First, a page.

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When you are the victim of, or witness racist behaviour, have you felt frozen and mute, unable to address the racist? Or violently angry?
These are very common reactions. Many people feel very uncomfortable to interject, or even talk about, racism. But many also would like to do the right thing.
Many wrongs in history were rightened when people overcame their discomfort and spoke up: voting rights, marriage equality, citizenship, human rights. Comfort and silence would not have been successful. 
Here's a list of suggestions and techniques that might help you get a little more comfortable with speaking up, compiled from various people's responses to the question "How do you deal with racist people?"
We all need to get comfortable with being uncomfortable. — Bizzi Lavelle, Wakka Wakka woman and educator, activist and performer 
Everyday racism has to be tackled by ordinary people. — Adele Horin, Sydney Morning Herald 
- Convey disapproval or discomfort, without provoking a defensive reaction.
- Question their use of the words or action so you can gauge their intent: "Why do you say/do that?"
- Convey your feelings: Let them know how the comment or joke makes you feel.
- Question their fear. These can be very useful moments to question someone's fear and ignorance.
- Don't get triggered. Racists want to push your button to get you angry. Just laugh and keep walking.
- Compliment them on something: 'Nice shirt', 'Nice beard' or just 'Love you, mate'.
Research found that speaking up is good for the bystander (lasting satisfaction of having done something), good for the victim of the racist attack (feel a sense of belonging and less damaged by the abuse) and possibly good for the offender (bystander action disproves that their prejudice is the norm and may make them less ready to express it). 
"People who are racist think they have go more support in society than they do. If you don't say anything they'll continue to think that. If you do, they start to reassess," says Prof Yin Paradies from Deakin University, who helped create Everyday Racism, a free mobile phone app that allows you to slip into the shoes of, among other roles, an Aboriginal man.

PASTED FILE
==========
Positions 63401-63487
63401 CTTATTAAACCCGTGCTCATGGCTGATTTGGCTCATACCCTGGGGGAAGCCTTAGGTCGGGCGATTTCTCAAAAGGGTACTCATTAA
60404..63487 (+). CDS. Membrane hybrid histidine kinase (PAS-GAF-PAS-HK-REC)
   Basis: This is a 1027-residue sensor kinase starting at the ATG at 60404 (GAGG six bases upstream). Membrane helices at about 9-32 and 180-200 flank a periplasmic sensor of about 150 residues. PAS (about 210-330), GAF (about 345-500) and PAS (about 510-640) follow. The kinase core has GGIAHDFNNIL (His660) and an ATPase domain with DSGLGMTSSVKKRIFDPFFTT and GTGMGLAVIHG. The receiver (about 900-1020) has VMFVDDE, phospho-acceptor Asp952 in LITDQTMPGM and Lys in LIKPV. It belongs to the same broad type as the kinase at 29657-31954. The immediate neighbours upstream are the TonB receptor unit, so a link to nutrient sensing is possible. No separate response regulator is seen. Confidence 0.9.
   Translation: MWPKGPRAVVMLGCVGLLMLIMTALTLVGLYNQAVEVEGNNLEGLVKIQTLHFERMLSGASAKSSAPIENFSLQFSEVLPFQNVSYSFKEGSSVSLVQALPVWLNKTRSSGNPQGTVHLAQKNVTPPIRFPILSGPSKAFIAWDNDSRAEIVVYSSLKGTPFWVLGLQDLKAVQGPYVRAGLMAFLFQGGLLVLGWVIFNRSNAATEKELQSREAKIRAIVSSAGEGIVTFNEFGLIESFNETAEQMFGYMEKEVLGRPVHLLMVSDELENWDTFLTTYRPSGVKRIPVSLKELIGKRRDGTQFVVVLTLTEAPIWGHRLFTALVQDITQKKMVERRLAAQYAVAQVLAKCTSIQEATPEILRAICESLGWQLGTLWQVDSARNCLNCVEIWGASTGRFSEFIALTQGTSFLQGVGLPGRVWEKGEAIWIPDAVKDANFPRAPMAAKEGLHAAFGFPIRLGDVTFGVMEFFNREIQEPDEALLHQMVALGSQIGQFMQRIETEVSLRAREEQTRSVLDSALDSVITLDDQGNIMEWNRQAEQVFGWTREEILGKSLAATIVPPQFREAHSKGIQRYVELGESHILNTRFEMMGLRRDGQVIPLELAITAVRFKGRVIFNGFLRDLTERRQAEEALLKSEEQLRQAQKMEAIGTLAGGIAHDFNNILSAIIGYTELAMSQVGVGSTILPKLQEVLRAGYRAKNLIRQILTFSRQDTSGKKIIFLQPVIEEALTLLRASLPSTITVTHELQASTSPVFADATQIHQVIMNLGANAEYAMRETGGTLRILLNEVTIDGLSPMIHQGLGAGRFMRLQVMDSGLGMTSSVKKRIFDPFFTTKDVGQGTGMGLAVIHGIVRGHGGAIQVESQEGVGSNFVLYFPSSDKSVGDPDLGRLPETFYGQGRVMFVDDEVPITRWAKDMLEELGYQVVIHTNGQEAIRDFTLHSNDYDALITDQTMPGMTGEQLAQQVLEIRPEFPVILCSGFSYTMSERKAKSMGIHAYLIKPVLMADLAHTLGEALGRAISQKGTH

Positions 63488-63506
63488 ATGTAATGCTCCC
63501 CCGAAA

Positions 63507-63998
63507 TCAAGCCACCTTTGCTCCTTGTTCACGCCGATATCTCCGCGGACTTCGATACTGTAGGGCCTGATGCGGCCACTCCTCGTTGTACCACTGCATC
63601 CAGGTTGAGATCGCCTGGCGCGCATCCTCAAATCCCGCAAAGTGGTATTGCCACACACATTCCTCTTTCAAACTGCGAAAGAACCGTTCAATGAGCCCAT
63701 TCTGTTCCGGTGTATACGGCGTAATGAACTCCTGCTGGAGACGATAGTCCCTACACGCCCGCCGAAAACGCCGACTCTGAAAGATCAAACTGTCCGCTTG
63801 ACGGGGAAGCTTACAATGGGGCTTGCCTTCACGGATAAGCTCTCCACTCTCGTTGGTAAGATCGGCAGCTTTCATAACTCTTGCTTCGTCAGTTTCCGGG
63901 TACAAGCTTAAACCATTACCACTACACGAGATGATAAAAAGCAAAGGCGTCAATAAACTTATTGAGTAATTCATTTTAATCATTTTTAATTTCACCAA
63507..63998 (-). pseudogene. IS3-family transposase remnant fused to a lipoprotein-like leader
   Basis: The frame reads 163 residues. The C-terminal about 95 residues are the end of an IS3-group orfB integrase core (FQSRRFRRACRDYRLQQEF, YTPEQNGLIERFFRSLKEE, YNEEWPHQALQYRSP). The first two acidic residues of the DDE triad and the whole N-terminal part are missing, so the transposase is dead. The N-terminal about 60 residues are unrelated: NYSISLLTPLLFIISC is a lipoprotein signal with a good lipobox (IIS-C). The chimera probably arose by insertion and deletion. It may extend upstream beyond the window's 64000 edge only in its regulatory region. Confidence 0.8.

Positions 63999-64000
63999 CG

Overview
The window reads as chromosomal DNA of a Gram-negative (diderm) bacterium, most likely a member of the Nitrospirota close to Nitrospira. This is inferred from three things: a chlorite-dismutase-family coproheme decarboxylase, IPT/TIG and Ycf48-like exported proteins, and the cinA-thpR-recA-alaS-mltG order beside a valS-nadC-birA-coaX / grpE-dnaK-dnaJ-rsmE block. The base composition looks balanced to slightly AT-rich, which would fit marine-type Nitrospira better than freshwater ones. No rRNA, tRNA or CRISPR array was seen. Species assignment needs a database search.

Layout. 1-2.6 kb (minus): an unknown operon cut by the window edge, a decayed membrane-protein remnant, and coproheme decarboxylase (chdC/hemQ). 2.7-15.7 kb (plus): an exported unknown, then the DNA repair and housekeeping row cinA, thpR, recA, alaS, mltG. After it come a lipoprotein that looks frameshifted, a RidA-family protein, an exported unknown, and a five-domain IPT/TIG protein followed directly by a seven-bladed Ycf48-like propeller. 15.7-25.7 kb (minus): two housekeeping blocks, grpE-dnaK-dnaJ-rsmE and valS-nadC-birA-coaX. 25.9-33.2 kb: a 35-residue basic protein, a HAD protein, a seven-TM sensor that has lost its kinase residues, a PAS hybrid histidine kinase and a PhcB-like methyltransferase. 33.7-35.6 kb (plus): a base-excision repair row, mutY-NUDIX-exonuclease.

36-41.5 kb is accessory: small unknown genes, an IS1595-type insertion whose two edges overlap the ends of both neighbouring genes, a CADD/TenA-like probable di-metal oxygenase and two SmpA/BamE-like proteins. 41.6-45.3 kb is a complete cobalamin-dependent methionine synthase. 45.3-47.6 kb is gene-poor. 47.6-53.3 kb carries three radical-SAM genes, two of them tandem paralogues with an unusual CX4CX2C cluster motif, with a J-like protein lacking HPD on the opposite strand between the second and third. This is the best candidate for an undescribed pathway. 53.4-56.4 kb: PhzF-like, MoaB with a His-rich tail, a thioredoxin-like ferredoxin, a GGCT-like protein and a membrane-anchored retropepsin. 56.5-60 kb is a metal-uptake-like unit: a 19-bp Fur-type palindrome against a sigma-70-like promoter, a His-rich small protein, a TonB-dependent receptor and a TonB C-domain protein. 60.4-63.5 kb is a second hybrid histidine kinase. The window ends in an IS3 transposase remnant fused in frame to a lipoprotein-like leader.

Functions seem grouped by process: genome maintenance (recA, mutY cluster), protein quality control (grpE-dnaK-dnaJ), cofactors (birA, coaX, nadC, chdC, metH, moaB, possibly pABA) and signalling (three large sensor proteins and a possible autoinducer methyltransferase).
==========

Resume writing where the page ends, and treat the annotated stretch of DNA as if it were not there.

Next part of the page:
One person challenging a racist comment in a calm and measured way in a train, a bus, at a party, at work can have a profound influence on all those who witness it. — Adele Horin, Sydney Morning Herald 
Resource: The book How to Argue With a Racist by Adam Rutherford discusses the history and science (yes, there's such a thing!) of racism. It gives practical tips to combat "well-intentioned" and "pseudo-science" racism (e.g. black people are born athletes).
"A weapon against scientific racism." – "A fascinating and timely refutation of the casual racism on the rise around the world."
Sometimes people make a racist remark because they don't think or just thoughtlessly copy what they heard before. Being kind to them might just wake them up.
The tea pot treatment
Perth man Jarred Wall was having lunch with a friend in Fremantle when he heard two elderly ladies talking about Aboriginal people.
"The conversation was less than distasteful with words like assimilation being thrown around willy nilly," he wrote in a Facebook post. "I could have unleashed a tirade of abuse but that wouldn’t have helped.”
Instead, he decided to buy them a pot of tea — leaving a handwritten note on the receipt that said: “Enjoy the tea! Compliments of the two Aboriginals sitting next to you on table 26.”